The long legal battle by Pittston Area and Dallas school districts against the Northeast Pennsylvania School District Health Trust appears to have ended, with the U.S. Supreme Court denying a request by the districts to consider the case.
The two districts withdrew from the trust in 2007 and started a protracted effort to get what they argued was their share of roughly $18 million the trust had in surplus at the time.
The districts won the case in Luzerne County Court when a judge ruled they should receive the money and ordered the trust to set aside $18 million pending appeal.
The districts lost appeals up through the state Supreme Court, then appealed to the U.S. top court.
In February, attorney Howard Levinson, who has handled the case from the onset for the districts, filed a petition requesting the Supreme Court review a lower-court decision.
The court considered the appeal, along with many others, in conference Friday and issued an order denying it Monday morning. The denial was part of a list of at least 190 cases rejected without comment.
At the heart of the case was a debate about the nature of the trust.
The two districts argued each member district’s rates are separately set and each district’s claims and contributions are tabulated separately, which makes the trust a “segregated trust.” The districts also argued the trust documents explicitly bind it to operate under the codes of the federal Employee Retirement Income Security Act (ERISA).
Under both interpretations, the districts contend, they are legally entitled to their share of any surplus.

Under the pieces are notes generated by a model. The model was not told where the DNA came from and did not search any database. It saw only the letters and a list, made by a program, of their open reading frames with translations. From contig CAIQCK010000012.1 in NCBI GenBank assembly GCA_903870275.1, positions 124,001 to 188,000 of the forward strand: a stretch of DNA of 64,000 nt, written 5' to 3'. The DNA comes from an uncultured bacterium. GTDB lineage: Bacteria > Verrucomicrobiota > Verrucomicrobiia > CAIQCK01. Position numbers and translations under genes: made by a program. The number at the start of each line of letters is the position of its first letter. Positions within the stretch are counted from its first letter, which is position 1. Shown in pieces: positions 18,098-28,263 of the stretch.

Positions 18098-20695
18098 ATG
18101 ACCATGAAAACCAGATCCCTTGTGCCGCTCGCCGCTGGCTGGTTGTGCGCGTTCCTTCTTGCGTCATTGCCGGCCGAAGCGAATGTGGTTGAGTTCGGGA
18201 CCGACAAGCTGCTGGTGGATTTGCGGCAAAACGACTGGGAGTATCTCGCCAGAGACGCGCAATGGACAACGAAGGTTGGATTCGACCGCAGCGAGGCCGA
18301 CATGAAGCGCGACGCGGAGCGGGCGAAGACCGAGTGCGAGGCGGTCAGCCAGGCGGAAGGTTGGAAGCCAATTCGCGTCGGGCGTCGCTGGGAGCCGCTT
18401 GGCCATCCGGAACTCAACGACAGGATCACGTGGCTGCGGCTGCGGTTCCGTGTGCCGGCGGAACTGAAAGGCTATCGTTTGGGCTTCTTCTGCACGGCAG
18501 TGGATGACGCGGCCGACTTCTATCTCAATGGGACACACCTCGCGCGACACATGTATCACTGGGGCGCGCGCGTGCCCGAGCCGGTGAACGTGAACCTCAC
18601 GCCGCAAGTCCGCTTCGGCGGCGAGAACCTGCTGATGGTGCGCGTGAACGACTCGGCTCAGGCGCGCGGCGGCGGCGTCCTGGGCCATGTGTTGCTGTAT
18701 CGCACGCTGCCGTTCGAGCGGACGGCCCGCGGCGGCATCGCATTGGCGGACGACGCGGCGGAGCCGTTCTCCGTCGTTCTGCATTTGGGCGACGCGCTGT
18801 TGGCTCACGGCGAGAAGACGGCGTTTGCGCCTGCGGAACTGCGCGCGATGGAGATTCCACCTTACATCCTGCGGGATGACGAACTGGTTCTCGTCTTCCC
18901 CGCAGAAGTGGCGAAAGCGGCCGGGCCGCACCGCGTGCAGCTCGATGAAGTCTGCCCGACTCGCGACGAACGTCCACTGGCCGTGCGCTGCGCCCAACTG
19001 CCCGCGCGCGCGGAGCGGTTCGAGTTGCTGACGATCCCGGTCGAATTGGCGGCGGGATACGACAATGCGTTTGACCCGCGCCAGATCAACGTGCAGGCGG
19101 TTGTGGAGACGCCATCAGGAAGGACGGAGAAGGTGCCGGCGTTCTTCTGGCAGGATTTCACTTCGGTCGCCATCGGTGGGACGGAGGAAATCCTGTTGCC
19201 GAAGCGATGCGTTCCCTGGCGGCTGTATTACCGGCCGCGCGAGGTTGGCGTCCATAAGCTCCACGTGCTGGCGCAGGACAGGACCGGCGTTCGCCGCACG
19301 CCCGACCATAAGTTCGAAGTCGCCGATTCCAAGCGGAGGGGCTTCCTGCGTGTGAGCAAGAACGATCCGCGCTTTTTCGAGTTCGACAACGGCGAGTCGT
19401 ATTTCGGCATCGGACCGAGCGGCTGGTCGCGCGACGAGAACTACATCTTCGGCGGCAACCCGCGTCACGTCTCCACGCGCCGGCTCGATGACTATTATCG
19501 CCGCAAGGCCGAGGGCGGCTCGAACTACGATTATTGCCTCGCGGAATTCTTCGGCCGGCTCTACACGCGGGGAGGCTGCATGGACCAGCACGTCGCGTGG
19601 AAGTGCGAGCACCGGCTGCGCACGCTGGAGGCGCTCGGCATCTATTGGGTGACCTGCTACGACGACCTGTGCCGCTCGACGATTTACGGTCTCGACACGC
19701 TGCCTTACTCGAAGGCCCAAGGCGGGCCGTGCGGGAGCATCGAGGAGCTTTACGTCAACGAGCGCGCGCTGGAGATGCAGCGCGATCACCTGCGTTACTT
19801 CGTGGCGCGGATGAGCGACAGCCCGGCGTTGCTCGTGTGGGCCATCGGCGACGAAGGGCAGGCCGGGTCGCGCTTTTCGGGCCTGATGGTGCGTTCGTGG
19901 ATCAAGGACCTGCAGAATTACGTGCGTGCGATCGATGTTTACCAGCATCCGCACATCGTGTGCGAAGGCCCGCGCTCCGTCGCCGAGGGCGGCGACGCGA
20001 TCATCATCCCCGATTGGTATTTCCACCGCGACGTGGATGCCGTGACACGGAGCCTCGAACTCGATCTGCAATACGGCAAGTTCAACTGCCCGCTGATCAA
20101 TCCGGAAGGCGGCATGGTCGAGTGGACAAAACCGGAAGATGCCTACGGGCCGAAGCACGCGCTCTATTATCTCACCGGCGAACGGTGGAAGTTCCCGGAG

The trust countered that it is a “pooled trust,” meaning all payments are ultimately pooled to benefit all members, and that the agreement signed by member districts says any money paid into the trust stays with the trust unless it is dissolved.
In appealing to the high court, the district’s argued such a mandate sets a precedent that upends ERISA, creating a “devil’s alternative” that forces members to stay in a trust for fear of losing millions already contributed and makes taxpayers from the withdrawing districts see their money spent to benefit other districts.
Losing the case could cost the districts more than the loss of up to $8 million combined that has been set aside by the trust. The trust has sought a court order requiring the districts to pay legal costs for the nearly seven-year battle.
On the other hand, the win could be a boon for districts that remained in the trust. The board that runs the trust, comprised of representatives from both union and management of member districts, recently voted to require that, if the $8 million is freed up, it must immediately be used to offset premium costs.
Pittston Area and Dallas would essentially have to concede defeat and not file any more legal efforts, and a judge would have to order the $8 million released for unrestricted use, but if those things happen the Trust must, under conditions set by the board, use the money to give member districts a pro-rata break in premium payments, likely meaning each district would have their premiums waived for at least a month.